Officer McCoy was informed "that man [appellant] in the car just robbed us." The identification of appellant as the robber was buttressed by the flight of appellant upon the command of the officer to stop and by the movements of appellant observed by the officer during pursuit and after appellant's vehicle was stopped.

The foregoing circumstances established probable cause, and the factual situation confronting the officers established that exigent circumstances existed requiring the officers to proceed to arrest appellant and search the car for weapons and the stolen money without waiting for a warrant. Carroll v. United States, 267 U.S. 132, 45 S. Ct. 280, 69 L. Ed. 543; Brinegar v. United States, 338 U.S. 160, 69 S. Ct. 1302, 93 L. Ed. 1879; Hooper v. State, supra; Borner v. State, Tex.Cr.App., 521 S.W.2d 852.

*918 The court did not err in admitting the evidence seized as a result of the search of appellant's car.

Appellant contends the trial court erred in failing to grant his motion for mistrial when the State introduced evidence that appellant had committed the extraneous offense of driving a vehicle under the influence of drugs.

The record reflects the following occurred on redirect examination of McCoy:

"Q. . . . Officer McCoy, when you had an occasion to remove the Defendant Reed from his automobile out there on the bridge, I'll ask you whether or not you had the opportunity to observe and did observe the man's face, eyes and bodily movements? "MR. BOARDMAN: If Your Honor please, I would object to that as being totally irrelevant in regards to the two armed robbery cases on trial at this time. "THE COURT: Objection overruled. * * * * * * "Q. Did you have an opportunity to observe them? "A. Yes, I did. "Q. Would you please describe what you observed to the jury? "A. Yes, Mr. Reed, the Defendant, was in sort of a state of euphoria. He was real relaxed. His movements were very "MR. BOARDMAN: If Your Honor please, I would like to object to the testimony of this witness in regards it shows the possibility of the commission of an extraneous offense, to-wit, driving a car while under the influence of some sort of drug or alcohol. "THE COURT: Your objection is overruled on those grounds. * * * * * * "A. (Continuing) His speech was somewhat impaired. His pupils seemed to be dilated to some extent. His eyes were glassy. In my opinion, he was high on some sort of narcotics. "MR. BOARDMAN: Judge, I object to that. May I take him on voir dire? "THE COURT: I sustain the objection to the last part of the answer. The jury will not consider it for any purpose. "MR. BOARDMAN: I respectfully ask the Court for a mistrial in that that statement was so inflammatory and prejudicial. I ask the Court for a mistrial. "THE COURT: The jury will not consider the last portion of the answer, his opinion that he was high on something for any purpose whatsoever. Motion for mistrial denied."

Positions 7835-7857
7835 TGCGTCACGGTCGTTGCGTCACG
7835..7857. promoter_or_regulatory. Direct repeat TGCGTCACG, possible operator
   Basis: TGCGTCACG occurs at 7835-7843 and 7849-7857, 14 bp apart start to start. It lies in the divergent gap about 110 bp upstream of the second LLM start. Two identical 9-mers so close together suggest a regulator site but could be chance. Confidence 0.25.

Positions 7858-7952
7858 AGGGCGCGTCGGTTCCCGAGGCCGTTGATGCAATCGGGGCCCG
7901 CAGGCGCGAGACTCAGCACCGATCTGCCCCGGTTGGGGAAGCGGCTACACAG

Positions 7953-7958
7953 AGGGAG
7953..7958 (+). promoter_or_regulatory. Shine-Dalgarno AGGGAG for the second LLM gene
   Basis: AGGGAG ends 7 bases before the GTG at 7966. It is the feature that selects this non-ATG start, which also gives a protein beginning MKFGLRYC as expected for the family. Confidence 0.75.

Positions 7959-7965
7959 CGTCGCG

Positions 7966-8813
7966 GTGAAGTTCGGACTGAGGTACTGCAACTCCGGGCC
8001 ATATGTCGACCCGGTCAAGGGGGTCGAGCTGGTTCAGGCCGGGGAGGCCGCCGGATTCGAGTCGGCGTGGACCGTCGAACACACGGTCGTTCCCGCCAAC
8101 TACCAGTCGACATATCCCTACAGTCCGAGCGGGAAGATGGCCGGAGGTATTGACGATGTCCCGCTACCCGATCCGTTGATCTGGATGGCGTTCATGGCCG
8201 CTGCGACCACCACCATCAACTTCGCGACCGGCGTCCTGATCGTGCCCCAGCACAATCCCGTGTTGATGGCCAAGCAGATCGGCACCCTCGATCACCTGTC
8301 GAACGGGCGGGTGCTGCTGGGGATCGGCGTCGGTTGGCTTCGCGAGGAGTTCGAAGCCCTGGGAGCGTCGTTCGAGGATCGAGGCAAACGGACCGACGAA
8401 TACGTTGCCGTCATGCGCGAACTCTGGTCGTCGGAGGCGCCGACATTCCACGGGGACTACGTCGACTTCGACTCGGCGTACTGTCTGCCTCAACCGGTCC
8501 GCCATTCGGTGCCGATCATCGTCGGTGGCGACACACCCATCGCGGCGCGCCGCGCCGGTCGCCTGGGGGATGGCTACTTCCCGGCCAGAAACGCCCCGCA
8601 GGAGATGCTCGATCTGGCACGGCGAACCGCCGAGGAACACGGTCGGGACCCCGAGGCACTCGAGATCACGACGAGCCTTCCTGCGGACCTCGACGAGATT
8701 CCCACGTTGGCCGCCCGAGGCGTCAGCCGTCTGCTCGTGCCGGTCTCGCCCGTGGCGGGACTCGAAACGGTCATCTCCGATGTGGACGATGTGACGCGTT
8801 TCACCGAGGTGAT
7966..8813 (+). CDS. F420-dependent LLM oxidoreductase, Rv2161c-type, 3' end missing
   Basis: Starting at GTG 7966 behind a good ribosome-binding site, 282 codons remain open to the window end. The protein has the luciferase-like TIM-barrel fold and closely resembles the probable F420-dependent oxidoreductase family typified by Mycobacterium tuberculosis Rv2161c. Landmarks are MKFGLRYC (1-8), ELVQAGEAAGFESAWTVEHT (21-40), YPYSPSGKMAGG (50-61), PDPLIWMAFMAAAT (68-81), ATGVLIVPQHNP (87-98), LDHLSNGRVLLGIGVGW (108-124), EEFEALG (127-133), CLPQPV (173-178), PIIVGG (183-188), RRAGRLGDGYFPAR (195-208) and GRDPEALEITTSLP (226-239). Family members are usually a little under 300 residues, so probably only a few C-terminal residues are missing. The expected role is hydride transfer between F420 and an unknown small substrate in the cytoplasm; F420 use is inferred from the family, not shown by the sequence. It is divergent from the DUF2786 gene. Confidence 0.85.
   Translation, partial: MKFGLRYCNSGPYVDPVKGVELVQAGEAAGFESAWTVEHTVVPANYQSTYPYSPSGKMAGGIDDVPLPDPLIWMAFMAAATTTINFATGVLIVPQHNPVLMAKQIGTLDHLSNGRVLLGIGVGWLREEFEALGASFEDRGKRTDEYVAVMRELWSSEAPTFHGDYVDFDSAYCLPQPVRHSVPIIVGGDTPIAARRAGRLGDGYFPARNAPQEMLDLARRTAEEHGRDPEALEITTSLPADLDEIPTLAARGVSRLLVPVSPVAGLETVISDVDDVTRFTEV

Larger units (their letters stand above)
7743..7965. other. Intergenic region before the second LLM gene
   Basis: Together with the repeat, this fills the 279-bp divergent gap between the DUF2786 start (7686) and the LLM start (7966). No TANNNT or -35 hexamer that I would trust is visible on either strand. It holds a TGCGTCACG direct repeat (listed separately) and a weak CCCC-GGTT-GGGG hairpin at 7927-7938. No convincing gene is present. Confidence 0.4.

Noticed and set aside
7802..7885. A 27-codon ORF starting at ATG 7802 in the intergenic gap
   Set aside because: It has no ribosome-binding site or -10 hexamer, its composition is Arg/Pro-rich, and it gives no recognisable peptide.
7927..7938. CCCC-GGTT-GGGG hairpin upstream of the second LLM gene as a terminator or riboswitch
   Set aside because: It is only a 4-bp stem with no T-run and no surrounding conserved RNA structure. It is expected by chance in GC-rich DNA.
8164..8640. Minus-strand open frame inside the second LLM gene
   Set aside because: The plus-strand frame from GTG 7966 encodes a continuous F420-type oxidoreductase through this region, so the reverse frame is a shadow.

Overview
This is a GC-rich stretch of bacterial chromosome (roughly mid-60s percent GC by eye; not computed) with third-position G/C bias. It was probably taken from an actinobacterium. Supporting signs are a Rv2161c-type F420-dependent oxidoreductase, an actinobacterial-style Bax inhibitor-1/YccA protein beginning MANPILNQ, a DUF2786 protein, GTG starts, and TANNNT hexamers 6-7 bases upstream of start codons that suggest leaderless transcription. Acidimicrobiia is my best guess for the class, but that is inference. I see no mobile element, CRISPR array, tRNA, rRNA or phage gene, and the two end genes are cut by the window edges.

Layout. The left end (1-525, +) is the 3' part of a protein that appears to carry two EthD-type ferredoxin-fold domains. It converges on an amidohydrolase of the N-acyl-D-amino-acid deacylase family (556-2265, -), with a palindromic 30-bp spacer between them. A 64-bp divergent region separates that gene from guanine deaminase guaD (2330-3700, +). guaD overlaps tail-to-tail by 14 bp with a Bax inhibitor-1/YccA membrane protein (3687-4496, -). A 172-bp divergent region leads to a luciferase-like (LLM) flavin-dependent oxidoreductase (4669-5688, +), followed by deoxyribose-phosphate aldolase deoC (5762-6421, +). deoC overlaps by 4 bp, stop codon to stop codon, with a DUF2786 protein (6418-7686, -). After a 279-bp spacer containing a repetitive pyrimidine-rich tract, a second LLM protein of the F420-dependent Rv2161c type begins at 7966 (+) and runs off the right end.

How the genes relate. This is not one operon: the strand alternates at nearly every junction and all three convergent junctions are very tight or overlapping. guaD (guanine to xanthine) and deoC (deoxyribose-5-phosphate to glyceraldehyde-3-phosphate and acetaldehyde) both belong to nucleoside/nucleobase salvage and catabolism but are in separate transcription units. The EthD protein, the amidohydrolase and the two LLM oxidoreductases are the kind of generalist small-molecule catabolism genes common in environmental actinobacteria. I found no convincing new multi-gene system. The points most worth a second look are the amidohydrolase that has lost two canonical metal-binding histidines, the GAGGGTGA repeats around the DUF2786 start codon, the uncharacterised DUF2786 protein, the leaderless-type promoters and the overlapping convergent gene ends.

In Denny v. State, 473 S.W.2d 503, this Court held that the appearance of the three co-defendants at the time of the arrest was admissible as res gestae. See Walker v. State, Tex.Cr.App., 473 S.W.2d 508; Vavra v. State, 171 Tex.Cr.R. 24, 343 S.W.2d 709. Further, error, if any, was cured by the court's prompt instruction to the jury not to consider the opinion of the witness that appellant was high on something. Pulido v. State, Tex.Cr.App., 503 S.W.2d 578.

The judgments are affirmed.

Opinion approved by the Court.